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Risotto Cakes with Butternut Squash and Sausage


Last month Rachel at Fresh Approach Cooking made New Orleans-style rice cakes with a tomatoey shrimp topping for the Paper Chef competition and I've been thinking ever since about making some sort of rice cakes with a nicely-paired sauce.

This was an easy side dish for an informal supper for four, since the risotto was already made. I formed the cakes and coated them several hours ahead of time and then sautéed them while the meat was resting after roasting (The cakes were served with Horseradish-Herb Encrusted Pork Loin with Apples and Onions and some Bok Choi Italiano, made with baby bok choi. The risotto cakes paired nicely with the wine-simmered apple/onion relish served with the pork. The whole menu had a nice autumn tone to it.)

Of course, any risotto variation could be used for these cakes, as long as the flavoring is complementary to whatever else is on the plate. I'm looking forward to making a seafood-based risotto, like my Shrimp Risotto, and then making cakes and serving them with a seafood stew, possibly like the Spanish Style Fish Stew. Lots of possibilities...!

Risotto Cakes

1/2 recipe Roasted Butternut Squash and Sausage Risotto or other risotto, chilled
    (see note below about moisture content of risotto to be used for this preparation)
2 eggs, beaten lightly with a fork
1 C flour
2 C panko flakes
canola or other oil, for frying

With wet hands, form the risotto into uniformly sized and shaped patties. (I use a kitchen scale to get them all about the same size - about 4 oz each. This time I made them in a sort of wedge shape, but other shapes are possible too.)

Place the flour, egg and panko in three flat soup plates. Roll the cakes first in the flour, then the egg, then the panko, to coat. Place them on a plate lined with waxed paper and allow them to rest at least 20 minutes or up to several hours (covered with another piece of waxed paper if you've made them ahead of time).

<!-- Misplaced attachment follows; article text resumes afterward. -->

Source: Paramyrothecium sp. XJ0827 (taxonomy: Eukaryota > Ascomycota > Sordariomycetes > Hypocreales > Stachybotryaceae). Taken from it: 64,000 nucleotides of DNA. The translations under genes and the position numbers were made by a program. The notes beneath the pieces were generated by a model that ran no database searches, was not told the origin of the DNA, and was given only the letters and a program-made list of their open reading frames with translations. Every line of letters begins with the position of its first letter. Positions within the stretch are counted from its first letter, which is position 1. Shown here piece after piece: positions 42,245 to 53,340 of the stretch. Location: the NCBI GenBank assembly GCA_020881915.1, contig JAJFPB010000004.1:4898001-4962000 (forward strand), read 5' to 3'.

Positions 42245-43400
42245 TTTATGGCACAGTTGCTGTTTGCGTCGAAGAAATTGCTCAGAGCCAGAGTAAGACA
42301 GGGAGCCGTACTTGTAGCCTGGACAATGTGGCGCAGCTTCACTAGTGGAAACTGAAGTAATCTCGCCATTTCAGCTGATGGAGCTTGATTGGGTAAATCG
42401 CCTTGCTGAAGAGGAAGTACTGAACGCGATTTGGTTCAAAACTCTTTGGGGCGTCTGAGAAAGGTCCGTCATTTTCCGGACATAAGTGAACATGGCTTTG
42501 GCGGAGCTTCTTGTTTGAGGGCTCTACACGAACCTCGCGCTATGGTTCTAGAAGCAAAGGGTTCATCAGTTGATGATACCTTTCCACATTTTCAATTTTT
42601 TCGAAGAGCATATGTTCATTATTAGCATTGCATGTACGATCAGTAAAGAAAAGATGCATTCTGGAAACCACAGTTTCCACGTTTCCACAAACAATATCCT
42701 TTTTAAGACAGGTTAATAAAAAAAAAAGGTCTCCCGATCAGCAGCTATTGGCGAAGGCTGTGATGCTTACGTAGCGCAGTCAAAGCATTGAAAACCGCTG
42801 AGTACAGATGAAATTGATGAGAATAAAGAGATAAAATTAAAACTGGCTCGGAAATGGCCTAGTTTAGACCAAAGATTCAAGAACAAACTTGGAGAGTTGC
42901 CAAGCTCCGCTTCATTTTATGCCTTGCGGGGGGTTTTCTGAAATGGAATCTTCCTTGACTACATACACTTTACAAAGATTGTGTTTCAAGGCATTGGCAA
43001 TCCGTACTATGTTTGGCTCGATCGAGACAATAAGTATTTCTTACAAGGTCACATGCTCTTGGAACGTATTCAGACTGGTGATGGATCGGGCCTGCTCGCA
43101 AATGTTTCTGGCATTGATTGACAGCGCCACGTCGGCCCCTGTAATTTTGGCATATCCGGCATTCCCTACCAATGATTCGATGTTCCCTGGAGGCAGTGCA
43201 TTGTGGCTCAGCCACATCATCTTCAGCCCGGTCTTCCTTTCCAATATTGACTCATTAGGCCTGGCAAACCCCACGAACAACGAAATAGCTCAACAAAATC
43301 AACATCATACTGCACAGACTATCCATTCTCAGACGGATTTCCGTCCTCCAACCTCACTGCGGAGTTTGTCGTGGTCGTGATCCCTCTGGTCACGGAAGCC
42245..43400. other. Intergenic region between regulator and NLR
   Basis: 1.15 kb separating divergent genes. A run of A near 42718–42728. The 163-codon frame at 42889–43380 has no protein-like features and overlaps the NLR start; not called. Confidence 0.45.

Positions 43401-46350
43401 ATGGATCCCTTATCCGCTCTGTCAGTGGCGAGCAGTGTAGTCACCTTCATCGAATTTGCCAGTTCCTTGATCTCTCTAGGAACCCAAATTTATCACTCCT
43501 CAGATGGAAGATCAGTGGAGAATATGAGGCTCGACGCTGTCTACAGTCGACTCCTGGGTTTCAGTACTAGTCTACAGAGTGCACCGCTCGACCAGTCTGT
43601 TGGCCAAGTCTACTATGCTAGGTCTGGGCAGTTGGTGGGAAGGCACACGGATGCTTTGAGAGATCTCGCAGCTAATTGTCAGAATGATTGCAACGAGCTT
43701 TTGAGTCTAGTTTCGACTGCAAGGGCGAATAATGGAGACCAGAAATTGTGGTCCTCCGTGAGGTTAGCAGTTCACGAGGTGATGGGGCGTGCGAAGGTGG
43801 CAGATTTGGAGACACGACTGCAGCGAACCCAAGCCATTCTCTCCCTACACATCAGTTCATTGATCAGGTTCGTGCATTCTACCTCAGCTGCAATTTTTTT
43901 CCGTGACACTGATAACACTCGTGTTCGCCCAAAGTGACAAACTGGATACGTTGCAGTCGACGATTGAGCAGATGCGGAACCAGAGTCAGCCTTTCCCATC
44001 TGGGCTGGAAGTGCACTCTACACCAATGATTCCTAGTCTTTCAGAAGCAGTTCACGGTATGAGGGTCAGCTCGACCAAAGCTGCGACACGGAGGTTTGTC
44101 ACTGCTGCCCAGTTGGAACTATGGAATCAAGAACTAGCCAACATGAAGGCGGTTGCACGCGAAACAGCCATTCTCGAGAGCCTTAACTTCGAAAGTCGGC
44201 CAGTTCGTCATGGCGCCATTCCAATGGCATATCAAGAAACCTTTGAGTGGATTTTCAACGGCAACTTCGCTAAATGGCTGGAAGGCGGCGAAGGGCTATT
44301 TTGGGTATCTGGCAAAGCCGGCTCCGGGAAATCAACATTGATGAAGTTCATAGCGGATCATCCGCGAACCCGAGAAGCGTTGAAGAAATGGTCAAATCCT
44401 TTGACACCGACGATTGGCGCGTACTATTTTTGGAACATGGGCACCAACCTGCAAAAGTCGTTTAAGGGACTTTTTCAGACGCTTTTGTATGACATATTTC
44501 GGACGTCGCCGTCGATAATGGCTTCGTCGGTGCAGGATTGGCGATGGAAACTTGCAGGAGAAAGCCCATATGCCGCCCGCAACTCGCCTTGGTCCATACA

Sauté the cakes in about 1/4" of 375º oil in a heavy sauté pan, 3 - 5 minutes on a side, till starting to turn golden brown. Don't crowd them in the pan -- they should not be touching each other. If you have to make them in more than one batch, keep the earlier batches warm, on paper towel, while making subsequent batches.

Serve immediately.


Yield. The yield is determined by the amount of risotto you have. Divide the weight of your risotto stock in ounces by 4 to determine how many cakes you can make. If you are making more than about 6 - 8 you will probably need more flour, egg and panko.

Moisture content. In what has become a routine when I serve risotto and have some leftover, I cook the leftover portion a little longer than the portion to be served. This is because I normally serve the risotto slightly soupy, or at least with some broth oozing out onto the plate. However, if there is any leftover and it goes into the fridge in that soupy state, the rice absorbs the rest of the moisture and the next go at the risotto finds it soggy and disappointing, and not much use for anything appetizing. So, cooking the leftover portion a couple a little more to dry it out before putting it away for another time is a good investment of a few extra minutes.


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I'm so happy I inspired you! (blush)

Your cakes sound super fab...

Hee hee


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